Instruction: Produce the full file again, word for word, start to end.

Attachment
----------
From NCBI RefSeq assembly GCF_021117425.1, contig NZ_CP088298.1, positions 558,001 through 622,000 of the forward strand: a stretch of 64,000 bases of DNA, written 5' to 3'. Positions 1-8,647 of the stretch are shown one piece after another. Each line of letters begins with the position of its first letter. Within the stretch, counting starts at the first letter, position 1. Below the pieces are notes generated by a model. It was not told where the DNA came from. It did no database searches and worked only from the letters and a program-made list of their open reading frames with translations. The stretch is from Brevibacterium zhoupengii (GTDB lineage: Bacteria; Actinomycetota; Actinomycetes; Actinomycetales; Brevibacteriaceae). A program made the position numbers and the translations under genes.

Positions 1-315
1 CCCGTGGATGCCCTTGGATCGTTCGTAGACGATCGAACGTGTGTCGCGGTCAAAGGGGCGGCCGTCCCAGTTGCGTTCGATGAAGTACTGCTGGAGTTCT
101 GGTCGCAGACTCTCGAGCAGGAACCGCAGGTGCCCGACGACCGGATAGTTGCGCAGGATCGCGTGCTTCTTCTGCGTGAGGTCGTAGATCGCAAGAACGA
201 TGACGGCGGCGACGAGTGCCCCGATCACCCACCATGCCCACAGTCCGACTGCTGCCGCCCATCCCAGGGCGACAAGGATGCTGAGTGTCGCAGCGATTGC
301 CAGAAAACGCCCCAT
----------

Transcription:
From NCBI RefSeq assembly GCF_021117425.1, contig NZ_CP088298.1, positions 558,001 through 622,000 of the forward strand: a stretch of 64,000 bases of DNA, written 5' to 3'. Positions 1-8,647 of the stretch are shown one piece after another. Each line of letters begins with the position of its first letter. Within the stretch, counting starts at the first letter, position 1. Below the pieces are notes generated by a model. It was not told where the DNA came from. It did no database searches and worked only from the letters and a program-made list of their open reading frames with translations. The stretch is from Brevibacterium zhoupengii (GTDB lineage: Bacteria; Actinomycetota; Actinomycetes; Actinomycetales; Brevibacteriaceae). A program made the position numbers and the translations under genes.

Positions 1-315
1 CCCGTGGATGCCCTTGGATCGTTCGTAGACGATCGAACGTGTGTCGCGGTCAAAGGGGCGGCCGTCCCAGTTGCGTTCGATGAAGTACTGCTGGAGTTCT
101 GGTCGCAGACTCTCGAGCAGGAACCGCAGGTGCCCGACGACCGGATAGTTGCGCAGGATCGCGTGCTTCTTCTGCGTGAGGTCGTAGATCGCAAGAACGA
201 TGACGGCGGCGACGAGTGCCCCGATCACCCACCATGCCCACAGTCCGACTGCTGCCGCCCATCCCAGGGCGACAAGGATGCTGAGTGTCGCAGCGATTGC
301 CAGAAAACGCCCCAT